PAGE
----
RAPE SEED AS

INGREDIENT IN FOODS

SEEDS FOR baking

Rape seeds are an excellent ingredient in many foods

Based on preliminary work by food enthusiasts (local produce) Knold & Top found that whole seeds from white flowering varieties (‘white’ varieties) taste milder as compared to seed from yellow flowering varieties (‘yellow’ varieties).

A pleasing taste, a pleasant chewing sensation together with increased  shelf life of many products make seeds from white varieties very attractive as an ingredient in breads, cakes, bars and other foods. Whole seeds from white varieties can be used like sunflower seeds, linseeds or sesame seeds in foods.

Healthy and nutritious

RAPE SEEDS

Rapeseeds are healthy as the oil composition is excellent; and the proteins have high biological value. The seeds are also rich sources of E-vitamins and plant sterols.

Rapeseeds contain glucosinolates. Glucosinolates (GL’s) can be converted to isothiocyanates by myrosinase, but this conversion is reduced because of the heat treatment during baking. We feel confident that max. 20 % rapeseed in foods together with the low content of GL’s in the seeds will not create health problems for humans. On the contrary small amounts of GLs are supposed to counteract some types of cancer, diabetes 2, inflammation of the body and other diseases.

EFSA Approval

’Novel Food’ approval

Today whole rapeseeds are not allowed for food use in the European Union. Foods not eaten ’to any significant degree’ in the European Union before April 1st, 1997 must obtain permission from EFSA (European Food Safety Authority) before they can be sold on the market.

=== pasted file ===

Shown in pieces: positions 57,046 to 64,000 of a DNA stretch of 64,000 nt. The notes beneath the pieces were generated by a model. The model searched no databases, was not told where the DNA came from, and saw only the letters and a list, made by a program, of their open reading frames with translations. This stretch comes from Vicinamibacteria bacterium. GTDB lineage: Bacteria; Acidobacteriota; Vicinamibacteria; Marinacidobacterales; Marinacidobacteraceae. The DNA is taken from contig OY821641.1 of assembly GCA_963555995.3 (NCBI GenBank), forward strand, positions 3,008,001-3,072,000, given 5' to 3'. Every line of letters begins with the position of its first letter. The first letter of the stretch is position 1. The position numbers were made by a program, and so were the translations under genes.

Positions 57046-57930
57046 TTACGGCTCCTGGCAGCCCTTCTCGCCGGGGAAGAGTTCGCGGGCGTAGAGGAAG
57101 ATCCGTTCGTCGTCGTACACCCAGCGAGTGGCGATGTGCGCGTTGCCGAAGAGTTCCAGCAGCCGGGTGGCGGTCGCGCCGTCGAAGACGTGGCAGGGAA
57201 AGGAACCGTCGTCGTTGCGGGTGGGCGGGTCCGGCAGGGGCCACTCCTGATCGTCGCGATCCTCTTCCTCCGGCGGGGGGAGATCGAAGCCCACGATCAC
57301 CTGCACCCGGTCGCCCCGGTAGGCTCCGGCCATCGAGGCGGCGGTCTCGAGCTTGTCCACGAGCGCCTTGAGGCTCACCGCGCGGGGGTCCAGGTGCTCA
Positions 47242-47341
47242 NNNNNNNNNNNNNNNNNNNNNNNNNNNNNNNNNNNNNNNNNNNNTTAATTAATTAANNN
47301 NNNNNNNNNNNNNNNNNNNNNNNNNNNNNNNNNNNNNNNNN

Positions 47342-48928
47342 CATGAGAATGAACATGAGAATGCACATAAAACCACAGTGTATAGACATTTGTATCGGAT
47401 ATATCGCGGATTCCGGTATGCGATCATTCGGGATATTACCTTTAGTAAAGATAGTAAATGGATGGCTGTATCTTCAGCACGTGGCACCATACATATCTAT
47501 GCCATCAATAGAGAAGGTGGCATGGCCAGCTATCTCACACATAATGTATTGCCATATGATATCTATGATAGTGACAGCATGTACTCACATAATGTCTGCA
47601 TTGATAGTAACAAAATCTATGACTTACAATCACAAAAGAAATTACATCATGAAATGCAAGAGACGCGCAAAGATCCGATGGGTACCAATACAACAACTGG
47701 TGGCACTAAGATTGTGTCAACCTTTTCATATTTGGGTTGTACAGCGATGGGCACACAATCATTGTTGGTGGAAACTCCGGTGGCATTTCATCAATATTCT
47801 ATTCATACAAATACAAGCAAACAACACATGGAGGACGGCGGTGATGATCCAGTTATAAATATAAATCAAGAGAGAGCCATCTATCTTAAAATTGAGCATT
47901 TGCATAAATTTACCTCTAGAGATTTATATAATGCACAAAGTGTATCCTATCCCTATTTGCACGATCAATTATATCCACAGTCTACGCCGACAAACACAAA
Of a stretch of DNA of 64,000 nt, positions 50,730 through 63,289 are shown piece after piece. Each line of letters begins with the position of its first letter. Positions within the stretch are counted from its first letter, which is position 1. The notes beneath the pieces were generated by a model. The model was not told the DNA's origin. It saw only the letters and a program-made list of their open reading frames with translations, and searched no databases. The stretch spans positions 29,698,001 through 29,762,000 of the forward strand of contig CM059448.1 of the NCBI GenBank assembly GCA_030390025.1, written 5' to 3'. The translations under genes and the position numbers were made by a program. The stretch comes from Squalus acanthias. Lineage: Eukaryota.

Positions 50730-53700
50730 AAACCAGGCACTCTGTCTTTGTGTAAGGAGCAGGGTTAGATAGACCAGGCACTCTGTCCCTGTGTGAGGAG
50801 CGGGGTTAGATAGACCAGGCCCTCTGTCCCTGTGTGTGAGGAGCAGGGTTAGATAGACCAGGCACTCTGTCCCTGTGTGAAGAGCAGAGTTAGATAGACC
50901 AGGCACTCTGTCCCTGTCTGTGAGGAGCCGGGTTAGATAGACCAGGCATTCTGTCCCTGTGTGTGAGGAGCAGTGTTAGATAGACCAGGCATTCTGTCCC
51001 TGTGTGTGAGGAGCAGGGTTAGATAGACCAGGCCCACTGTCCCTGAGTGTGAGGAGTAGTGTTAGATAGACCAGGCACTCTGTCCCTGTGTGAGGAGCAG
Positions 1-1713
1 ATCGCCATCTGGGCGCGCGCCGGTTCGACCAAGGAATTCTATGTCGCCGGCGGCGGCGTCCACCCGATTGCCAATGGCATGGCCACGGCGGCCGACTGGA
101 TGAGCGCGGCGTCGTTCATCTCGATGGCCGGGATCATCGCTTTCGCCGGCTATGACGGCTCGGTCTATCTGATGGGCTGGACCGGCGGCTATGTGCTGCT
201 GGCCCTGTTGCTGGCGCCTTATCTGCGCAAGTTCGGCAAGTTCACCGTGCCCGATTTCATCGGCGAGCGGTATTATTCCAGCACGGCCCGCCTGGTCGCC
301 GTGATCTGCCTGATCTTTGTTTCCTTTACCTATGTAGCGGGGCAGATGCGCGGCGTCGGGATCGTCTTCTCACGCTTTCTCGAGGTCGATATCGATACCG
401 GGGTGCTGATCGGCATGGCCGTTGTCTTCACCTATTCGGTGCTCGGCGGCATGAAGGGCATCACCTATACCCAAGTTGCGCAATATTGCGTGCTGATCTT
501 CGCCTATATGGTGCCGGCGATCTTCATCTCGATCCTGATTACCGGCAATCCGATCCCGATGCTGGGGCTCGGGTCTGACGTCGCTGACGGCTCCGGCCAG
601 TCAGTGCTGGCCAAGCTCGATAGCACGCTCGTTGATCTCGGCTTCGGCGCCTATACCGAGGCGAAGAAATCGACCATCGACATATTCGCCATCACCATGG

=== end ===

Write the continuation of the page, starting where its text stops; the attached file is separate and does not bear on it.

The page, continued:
Knold & Top ApS has submitted an application to the EFSA. We hope to obtain permission for whole seeds from white flowering rapeseed in 2020.

Energy per 100 g

2295 kJ/557 kcal

Total Fat
49 g
- Saturated Fat
4,2 g
- Monounsaturated Fat
4,4g
- Polyunsaturated Fat
15 g
Total Carbohydrate
0,0g
- Sugars
3,8 g
Dietary Fibers
24 g
Protein
17 g
Salt
0,0 g

Why is whole rapeseed not already used as food ingredient?

  • Glucosinolates. Some of those are harmful to animals when fed in large amounts. In original varieties before ca. 1980 the amounts of glucosinolates in the seed were larger than 90 μmoles/g seed, to day – regulated by the European Union - the levels of glucosinolates in the seed are below 18 μmoles/g seed.  
  • In North America most of current rapeseed varieties contain GMOs (genetic modified organisms). Food containing GMOs is not accepted by many consumers.
  • A penetrative taste ‘of rapeseed’ in food products.
  • Tiny

    RAPE SEEDS

  • WITH RAPE SEEDS

    RYEBREAD

  • PRODUCTS

    RAPE SEEDS

  • WITH RAPESEEDS

    RYEBREAD

  • READY TO USE

    RAPE SEEDS

  • MADE WITH RAPESEEDS

    RYEBREAD